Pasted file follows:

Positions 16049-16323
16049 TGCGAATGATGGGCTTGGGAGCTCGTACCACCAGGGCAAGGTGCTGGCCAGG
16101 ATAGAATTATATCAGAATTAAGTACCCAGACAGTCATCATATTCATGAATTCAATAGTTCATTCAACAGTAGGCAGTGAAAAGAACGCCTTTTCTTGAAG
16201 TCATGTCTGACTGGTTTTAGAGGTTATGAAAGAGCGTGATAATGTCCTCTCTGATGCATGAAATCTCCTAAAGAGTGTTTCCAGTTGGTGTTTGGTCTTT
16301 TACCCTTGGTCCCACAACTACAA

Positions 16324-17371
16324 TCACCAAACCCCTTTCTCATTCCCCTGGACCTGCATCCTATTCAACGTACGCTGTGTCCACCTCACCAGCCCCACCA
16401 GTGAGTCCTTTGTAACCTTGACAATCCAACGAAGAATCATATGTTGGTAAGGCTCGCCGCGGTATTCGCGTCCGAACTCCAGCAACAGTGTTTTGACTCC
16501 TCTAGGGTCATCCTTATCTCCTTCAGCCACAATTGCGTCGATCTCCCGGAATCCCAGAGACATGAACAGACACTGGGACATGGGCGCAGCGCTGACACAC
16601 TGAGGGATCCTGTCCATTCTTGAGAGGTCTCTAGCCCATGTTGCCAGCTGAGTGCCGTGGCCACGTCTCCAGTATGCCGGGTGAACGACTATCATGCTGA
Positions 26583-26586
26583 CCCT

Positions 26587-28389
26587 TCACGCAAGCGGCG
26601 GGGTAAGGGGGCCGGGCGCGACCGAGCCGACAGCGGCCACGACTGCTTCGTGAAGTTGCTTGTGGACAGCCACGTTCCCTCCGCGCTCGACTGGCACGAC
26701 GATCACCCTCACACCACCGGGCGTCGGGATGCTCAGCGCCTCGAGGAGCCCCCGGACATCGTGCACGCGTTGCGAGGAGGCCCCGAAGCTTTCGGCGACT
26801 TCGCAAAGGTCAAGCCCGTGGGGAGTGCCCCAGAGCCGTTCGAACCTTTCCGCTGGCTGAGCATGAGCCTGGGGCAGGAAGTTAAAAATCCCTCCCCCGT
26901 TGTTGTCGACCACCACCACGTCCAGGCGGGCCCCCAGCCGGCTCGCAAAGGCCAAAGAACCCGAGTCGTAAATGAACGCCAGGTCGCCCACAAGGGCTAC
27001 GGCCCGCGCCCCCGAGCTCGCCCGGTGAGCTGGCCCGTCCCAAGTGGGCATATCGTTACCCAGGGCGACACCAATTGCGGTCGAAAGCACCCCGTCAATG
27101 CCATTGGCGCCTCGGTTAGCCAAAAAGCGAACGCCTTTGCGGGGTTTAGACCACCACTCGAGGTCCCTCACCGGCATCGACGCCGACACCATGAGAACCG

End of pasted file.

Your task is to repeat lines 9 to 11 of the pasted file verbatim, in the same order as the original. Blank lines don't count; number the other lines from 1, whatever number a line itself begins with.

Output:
16501 TCTAGGGTCATCCTTATCTCCTTCAGCCACAATTGCGTCGATCTCCCGGAATCCCAGAGACATGAACAGACACTGGGACATGGGCGCAGCGCTGACACAC
16601 TGAGGGATCCTGTCCATTCTTGAGAGGTCTCTAGCCCATGTTGCCAGCTGAGTGCCGTGGCCACGTCTCCAGTATGCCGGGTGAACGACTATCATGCTGA
Positions 26583-26586